C# and SQLite - Part 1: 32-bit, 64-bit, or Both.

So you've started writing a nifty little C# application that's going to make the world a better place and you need to add a little lightweight database activity to it. You don't need a server oriented database, just something simple that you can include with your application. SQLite is very good choice for this. But how do you get started?

First off you have to make a decision about bits. Like the operating system, SQLite has 32-bit dll's and 64-bit dll's. That leaves you with 3 options to consider (at the time of this writing).

  1. Write your application in 32-bit only. Force visual studio to compile in x86 and lose any advantages 64-bit offers on an x64 system.
  2. Write you application in 64-bit only. Forget about the poor saps running a 32-bit OS and reap the benefits of an x64 system.
  3. Setup visual studio with an x86 and x64 environments, then add the appropriate references for each different environment to it's respective 32-bit and 64-bit SQLite dll's. Finally, compile two different versions of the program.

Get out a 3 sided coin and flip it to see what route you take. Or, apply a little logic and choose the path that works best for you.

What are the advantages of 64-bit systems over 32-bit systems? For our awesome little application it's mostly about memory addresses available and data handling. 64-bit environments can access more (lots more) memory addresses. You can store about 1 TB of data in memory if you have the memory in the system. Also, 64-bit systems are able to handle more complex processor instructions which greatly increases the speed with which they process data.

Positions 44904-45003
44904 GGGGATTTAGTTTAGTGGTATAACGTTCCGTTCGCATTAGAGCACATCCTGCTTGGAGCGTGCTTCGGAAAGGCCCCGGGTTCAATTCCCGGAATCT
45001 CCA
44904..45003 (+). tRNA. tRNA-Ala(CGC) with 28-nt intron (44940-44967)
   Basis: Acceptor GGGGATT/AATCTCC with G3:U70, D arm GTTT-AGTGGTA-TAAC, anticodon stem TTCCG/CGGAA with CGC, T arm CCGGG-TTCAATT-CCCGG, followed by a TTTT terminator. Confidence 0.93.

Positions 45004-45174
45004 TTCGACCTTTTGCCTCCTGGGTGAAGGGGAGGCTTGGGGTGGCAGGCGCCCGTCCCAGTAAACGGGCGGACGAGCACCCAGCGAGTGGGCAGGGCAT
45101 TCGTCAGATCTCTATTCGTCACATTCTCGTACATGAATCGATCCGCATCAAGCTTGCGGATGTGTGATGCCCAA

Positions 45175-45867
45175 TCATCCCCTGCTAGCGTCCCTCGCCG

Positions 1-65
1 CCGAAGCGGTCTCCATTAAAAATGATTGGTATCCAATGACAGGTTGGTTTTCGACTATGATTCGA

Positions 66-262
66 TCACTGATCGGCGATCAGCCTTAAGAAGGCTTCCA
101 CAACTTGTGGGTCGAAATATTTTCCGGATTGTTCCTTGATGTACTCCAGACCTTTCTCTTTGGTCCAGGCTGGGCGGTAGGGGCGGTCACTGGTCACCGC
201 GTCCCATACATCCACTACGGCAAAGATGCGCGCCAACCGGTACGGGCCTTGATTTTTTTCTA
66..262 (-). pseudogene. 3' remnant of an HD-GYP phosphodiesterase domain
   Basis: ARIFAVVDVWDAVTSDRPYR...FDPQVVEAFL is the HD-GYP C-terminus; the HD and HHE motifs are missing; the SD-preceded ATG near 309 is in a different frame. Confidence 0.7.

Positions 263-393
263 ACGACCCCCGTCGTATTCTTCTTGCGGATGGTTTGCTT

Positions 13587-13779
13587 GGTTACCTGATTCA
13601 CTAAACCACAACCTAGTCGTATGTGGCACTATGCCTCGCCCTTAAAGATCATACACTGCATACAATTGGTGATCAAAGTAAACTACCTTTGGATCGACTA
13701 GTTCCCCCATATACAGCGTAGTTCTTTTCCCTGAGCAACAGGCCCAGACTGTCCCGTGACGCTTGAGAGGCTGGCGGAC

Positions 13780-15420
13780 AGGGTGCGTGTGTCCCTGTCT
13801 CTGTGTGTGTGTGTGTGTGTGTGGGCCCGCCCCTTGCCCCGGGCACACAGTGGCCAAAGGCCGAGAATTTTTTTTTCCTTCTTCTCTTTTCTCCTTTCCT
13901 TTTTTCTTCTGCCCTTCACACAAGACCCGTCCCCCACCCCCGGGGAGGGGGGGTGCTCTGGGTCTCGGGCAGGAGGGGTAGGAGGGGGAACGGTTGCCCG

So you've decided to go with either option 2 or 3? Slow down a minute Turbo. If you remember our project isn't using a server oriented database so we probably aren't going to be handling zounds of data. If we were, a non-server database probably isn't the way to go.

In my personal experience using SQLite on ordinary desktop computers, SQLite memory stored databases of more then 500,000 records are quite slow. And SQLite disk stored databases of more then 80,000 records are quite slow. So you may want to figure out how much data you are eventually going to be handling and decide if you really need a server based SQL solution instead of SQLite.

Alright, you've decided that SQLite is still the best choice because you're not going to ever have hundreds of thousands of records in your database. If you aren't working with large amounts of data, you won't need a terabyte of memory. And you won't be processing so much data that you really need the larger processor instructions of a 64-bit system.

You can still pick any of the 3 original options if you want. But, for lightweight data handling, option 1 is just fine for both 32-bit and 64-bit environments. And, option 1 is simpler to implement then option 3.

For the following parts of this guide we will go with option 1 and just create a 32-bit application compiled for "x86" in visual studio. This will force 64-bit versions of windows to run the application as 32-bit and then we don't need to include any 64-bit dll's.

Continue to Part 2